Raccoons typically carry a strain of distemper that is transmissible to canine species including domestic pets such as dogs and ferrets. It is common to see increased cases of distemper in large raccoon populations and it is more prevalent in juveniles than adults.
Distemper in raccoons starts slowly, initially appearing as an upper respiratory infection, with a runny nose and watery eyes developing into conjunctivitis. The raccoon may be thin and debilitated, and suffer from diarrhea. In the final stage of the disease, the raccoon may begin to wander aimlessly in a circle, disoriented and unaware of its surroundings, stumbling and may even fall over. Distempered raccoons are often seen during daylight hours, out of their normal nocturnal routine. They may curl up to sleep in open areas in close proximity to people and even approach people or animals. They generally act disoriented or lethargic, but can become aggressive if cornered and exhibit other bizarre behaviour due to brain damage. Ultimately, they suffer paralysis and likely death.
Dogs are susceptible to this highly transmissible disease and are more likely to come in contact with an infected raccoon due to their odd behaviour. It is important to make sure your pet is up-to-date on vaccines to protect them from becoming deathly ill. Pet owners should be vigilant in checking their backyard, forest areas, and in leash-free parks before allowing their dog to be off-leash, to avoid coming into contact with wildlife.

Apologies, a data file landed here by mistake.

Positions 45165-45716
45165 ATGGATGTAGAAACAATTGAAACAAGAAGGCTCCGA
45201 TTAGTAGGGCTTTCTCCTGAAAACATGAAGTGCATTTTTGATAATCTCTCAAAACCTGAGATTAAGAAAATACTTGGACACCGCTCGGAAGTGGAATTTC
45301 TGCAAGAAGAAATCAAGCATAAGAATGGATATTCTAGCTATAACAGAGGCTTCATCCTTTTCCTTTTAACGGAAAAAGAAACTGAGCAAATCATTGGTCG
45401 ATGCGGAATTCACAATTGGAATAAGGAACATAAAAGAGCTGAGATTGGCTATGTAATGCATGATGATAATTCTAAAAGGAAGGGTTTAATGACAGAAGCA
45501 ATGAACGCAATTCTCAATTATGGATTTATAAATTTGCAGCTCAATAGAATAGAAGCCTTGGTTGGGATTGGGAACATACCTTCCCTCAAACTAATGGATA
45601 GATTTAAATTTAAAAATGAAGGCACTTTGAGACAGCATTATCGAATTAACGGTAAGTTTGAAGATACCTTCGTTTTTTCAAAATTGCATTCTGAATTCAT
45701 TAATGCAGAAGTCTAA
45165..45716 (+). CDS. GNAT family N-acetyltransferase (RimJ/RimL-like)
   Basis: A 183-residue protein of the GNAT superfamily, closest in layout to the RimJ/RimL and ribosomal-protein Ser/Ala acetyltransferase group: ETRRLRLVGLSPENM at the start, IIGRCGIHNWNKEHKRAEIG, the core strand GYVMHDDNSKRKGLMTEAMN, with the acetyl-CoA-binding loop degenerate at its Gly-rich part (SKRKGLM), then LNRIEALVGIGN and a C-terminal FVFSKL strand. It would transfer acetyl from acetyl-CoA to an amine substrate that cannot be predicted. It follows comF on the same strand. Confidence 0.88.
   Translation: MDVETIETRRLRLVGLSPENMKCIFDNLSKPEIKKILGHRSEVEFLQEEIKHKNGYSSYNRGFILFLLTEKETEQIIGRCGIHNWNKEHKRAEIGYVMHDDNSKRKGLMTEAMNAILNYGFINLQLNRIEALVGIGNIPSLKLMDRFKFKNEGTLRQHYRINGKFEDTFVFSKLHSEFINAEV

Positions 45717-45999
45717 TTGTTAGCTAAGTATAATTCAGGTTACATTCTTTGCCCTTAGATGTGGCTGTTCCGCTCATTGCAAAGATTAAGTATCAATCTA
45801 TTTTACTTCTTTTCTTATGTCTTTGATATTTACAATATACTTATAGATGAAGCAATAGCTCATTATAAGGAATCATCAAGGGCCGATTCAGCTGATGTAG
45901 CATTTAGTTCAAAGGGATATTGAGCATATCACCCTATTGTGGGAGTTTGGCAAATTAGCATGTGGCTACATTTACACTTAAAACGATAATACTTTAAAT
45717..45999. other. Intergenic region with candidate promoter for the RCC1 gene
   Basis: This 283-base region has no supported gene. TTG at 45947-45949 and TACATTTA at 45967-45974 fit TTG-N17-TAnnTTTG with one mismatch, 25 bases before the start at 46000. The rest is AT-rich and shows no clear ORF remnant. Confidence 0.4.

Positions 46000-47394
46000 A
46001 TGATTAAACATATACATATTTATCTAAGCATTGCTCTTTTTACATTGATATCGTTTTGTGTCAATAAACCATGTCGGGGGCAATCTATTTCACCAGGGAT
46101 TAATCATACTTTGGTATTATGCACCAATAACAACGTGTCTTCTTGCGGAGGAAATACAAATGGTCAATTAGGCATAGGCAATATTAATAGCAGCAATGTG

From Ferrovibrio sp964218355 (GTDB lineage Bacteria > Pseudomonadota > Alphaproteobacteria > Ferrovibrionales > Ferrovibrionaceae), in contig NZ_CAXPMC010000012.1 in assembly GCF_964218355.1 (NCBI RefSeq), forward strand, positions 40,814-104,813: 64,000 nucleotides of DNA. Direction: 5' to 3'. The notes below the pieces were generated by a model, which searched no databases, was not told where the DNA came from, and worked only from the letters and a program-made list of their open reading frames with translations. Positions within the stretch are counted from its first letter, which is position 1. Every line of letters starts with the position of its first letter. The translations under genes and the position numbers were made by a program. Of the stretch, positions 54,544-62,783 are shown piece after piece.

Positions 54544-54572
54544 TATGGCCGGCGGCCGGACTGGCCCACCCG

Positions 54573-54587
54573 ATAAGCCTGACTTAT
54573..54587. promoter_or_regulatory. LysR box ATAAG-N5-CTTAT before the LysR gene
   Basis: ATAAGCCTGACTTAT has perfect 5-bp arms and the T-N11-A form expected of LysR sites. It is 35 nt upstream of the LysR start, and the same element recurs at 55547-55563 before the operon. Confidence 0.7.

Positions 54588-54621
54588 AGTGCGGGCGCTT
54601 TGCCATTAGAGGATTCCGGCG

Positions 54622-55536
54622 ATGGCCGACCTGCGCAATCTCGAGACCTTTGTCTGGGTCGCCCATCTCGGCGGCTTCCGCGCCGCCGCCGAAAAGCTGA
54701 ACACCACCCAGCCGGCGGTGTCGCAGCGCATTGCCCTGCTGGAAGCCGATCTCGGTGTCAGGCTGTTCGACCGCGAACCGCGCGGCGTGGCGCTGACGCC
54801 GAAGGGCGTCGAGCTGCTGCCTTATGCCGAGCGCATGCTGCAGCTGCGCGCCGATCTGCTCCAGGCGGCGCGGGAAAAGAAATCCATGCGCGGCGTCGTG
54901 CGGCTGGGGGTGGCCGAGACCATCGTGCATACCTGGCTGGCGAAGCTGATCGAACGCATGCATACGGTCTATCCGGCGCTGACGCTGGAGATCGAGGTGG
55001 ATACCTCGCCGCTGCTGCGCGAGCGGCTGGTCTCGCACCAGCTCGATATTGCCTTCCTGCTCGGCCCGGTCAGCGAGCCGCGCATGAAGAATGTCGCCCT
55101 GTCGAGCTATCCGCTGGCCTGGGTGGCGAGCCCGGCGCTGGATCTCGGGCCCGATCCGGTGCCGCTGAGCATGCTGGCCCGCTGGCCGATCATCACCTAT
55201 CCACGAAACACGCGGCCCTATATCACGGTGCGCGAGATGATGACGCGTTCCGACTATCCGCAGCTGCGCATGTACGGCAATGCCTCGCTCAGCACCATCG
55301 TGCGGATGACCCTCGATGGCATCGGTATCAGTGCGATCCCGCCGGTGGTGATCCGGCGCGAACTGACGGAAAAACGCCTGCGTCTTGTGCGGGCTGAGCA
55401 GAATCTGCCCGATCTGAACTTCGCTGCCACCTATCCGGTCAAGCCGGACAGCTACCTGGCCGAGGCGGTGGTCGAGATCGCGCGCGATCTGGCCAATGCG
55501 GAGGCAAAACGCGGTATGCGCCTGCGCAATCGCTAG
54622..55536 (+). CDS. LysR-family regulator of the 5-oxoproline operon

Every year, bear sightings are reported in Georgina. Bears generally want to avoid humans, most encounters are not aggressive and attacks are rare. However, if you feel a bear poses an immediate threat to your personal safety or the safety of others, call 911 or local police.
When bears are caught off guard, they are stressed, and usually just want to flee.
Stop. Do not panic. Remain calm.
Call 911 or your local police if a bear poses an immediate threat to personal safety and exhibits threatening or aggressive behaviour, such as:
- Enters a school yard when school is in session
- Stalks people and lingers at the site
- Enters or tries to enter a residence
- Wanders into a public gathering
- Kills livestock/pets and lingers at the site
Police will respond first to an emergency situation, but may request assistance from the Ministry of Natural Resources and Forestry during daylight hours.
- Roams around or checks garbage cans
- Breaks into a shed where garbage or food is stored
- Is in a tree
- Pulls down a bird feeder or knocks over a barbecue
- Moves through a backyard or field but does not linger
This line operates 24 hours a day, seven days a week, from April 1 to Nov. 30.
Tips for pet owners:
- Do not leave pet food outdoors, in screened-in areas or porches
- Leash your dog(s) when walking through communities or out in bear country to reduce the potential of dogs harassing a black bear or of being attacked by one
- Unleashed dogs may instigate a chase response that may lead the bear back to you
- Check your yards for the presence of a black bear before letting your dogs out
To learn more about bear safety, visit ontario.ca.